Monday, February 9, 2015

What the Universe Wants Me to Know - This Week

Michael Salsbury
Many years ago, I began to see evidence that the universe speaks to us through seemingly random events linking together.  Sometimes, this means a series of events that deposits you in the right place at the right time.  Other times, it’s the same message being beamed at you from several sources.  Today I experienced that second kind.

Here are the places I found the message in the past week or two:
  • The Disney animated film Big Hero 6.
  • The story of how novelist John Grisham found time to write his first few books while working long hours as a lawyer, from a book on novel writing.
  • A TED talk about finding and doing work you love.
  • A post on Tim Ferriss’ blog, in the subject of productivity

 Those are just the places I remember hearing it.  I probably missed several.

What’s the big message the universe wanted me to hear?  It’s this…

We have a tendency to see successful people as superhuman or blessed in some way.  We may imagine them to be confident in their every action, flawless in their execution, and able to clear off massive amounts of time to get things done.  We don’t imagine them feeling insecure, feeling like a failure, or being scared.  It’s not real.  They’re just like us.  They have doubts.  They have bad days.  They get scared.  They have moments where they question their sanity.

How are they creating massively successful businesses, great works of art, and doing all those things we imagine that we’d do if only we had the time?   They do one thing, consistently, that we don’t.  They know what they want to do, or what they want to create.  They have a goal, and each day they take a step that gets them a little closer to it.  John Grisham’s story provides a textbook example.

Grisham worked long hours as an attorney.  He wanted to write novels.  Did he quit his job, rent a cabin in some secluded location, and spend weeks banging out novel after novel?  No.  He found just fifteen minutes each night, right before bedtime, that he could write.  Grisham took out a yellow legal pad and pen, and started writing.  Maybe he only got a page that night, or two pages, or only a paragraph.  It didn’t matter.  In a few weeks or months, he’d written one novel.  All that with only 15 minutes a night to write!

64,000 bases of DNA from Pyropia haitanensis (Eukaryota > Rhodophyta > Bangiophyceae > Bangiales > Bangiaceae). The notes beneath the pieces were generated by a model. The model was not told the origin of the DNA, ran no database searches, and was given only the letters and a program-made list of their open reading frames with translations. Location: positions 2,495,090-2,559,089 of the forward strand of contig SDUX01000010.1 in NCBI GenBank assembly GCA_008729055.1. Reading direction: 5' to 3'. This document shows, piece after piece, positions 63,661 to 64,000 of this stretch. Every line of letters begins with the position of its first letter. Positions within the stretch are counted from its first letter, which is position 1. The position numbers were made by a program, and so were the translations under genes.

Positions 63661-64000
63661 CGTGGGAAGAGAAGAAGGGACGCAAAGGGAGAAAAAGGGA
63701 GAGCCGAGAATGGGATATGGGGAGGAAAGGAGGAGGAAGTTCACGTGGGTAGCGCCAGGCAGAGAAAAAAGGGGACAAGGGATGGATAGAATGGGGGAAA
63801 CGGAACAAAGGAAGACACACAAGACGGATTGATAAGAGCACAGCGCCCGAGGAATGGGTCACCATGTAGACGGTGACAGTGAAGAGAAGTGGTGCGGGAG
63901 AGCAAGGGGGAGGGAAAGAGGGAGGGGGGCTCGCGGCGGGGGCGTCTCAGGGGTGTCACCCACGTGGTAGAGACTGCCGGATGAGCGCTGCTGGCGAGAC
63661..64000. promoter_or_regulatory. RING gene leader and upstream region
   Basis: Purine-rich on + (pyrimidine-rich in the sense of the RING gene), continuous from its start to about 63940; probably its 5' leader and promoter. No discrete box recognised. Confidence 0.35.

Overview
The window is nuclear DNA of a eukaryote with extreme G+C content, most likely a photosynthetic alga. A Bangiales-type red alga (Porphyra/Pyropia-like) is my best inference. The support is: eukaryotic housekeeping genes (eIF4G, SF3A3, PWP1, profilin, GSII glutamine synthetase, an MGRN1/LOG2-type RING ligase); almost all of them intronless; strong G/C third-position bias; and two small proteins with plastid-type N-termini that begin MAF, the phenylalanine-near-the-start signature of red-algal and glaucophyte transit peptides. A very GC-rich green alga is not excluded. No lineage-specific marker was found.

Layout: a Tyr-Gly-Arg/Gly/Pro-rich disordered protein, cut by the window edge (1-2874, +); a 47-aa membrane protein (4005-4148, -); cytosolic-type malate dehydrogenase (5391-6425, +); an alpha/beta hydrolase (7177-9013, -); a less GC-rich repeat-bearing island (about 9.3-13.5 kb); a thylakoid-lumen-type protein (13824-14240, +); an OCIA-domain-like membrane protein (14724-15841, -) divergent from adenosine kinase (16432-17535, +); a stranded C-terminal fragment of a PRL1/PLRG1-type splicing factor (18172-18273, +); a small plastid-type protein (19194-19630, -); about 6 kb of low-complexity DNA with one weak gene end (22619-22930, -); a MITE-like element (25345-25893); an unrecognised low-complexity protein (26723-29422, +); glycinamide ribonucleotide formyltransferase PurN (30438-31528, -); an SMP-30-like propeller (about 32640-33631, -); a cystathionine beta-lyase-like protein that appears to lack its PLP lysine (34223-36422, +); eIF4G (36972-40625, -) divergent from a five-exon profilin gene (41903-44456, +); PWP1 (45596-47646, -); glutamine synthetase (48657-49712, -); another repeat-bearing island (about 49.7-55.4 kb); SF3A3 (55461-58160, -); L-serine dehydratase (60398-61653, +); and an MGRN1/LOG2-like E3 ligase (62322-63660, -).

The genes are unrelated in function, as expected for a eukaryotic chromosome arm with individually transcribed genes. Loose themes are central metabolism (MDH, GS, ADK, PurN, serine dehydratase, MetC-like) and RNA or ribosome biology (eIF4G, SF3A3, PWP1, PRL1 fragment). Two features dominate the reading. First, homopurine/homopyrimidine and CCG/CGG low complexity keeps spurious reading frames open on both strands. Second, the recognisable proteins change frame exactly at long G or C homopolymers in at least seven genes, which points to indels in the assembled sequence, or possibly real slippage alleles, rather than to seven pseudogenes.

Ferriss' post on "Productivity Tricks" describes this concept in a more concrete way.  Identify 3-5 tasks (and no more) on your to-do list make you the most anxious or uncomfortable.  For each one, ask:
  • If this is all I accomplish today, will I be satisfied?
  • If I get this moving, will other tasks on my list become unimportant or easier to do?
If a task doesn’t get a “yes” to at least one question, discard it.  Pick one of the remaining tasks.  Select a continuous block of time (2-3 hours) during which you’ll work on that task to the exclusion of all else.  If you do this consistently and for a long enough period of time, you’ll accomplish great things.

At least, that’s what the universe seems to be telling me…

About the Author

Michael Salsbury / Author & Editor

In his day job, Michael Salsbury helps administer over 1,800 Windows desktop computers for a Central Ohio non-profit. When he's not working, he's writing, blogging, podcasting, home brewing, or playing "warm furniture" to his two Bengal cats.


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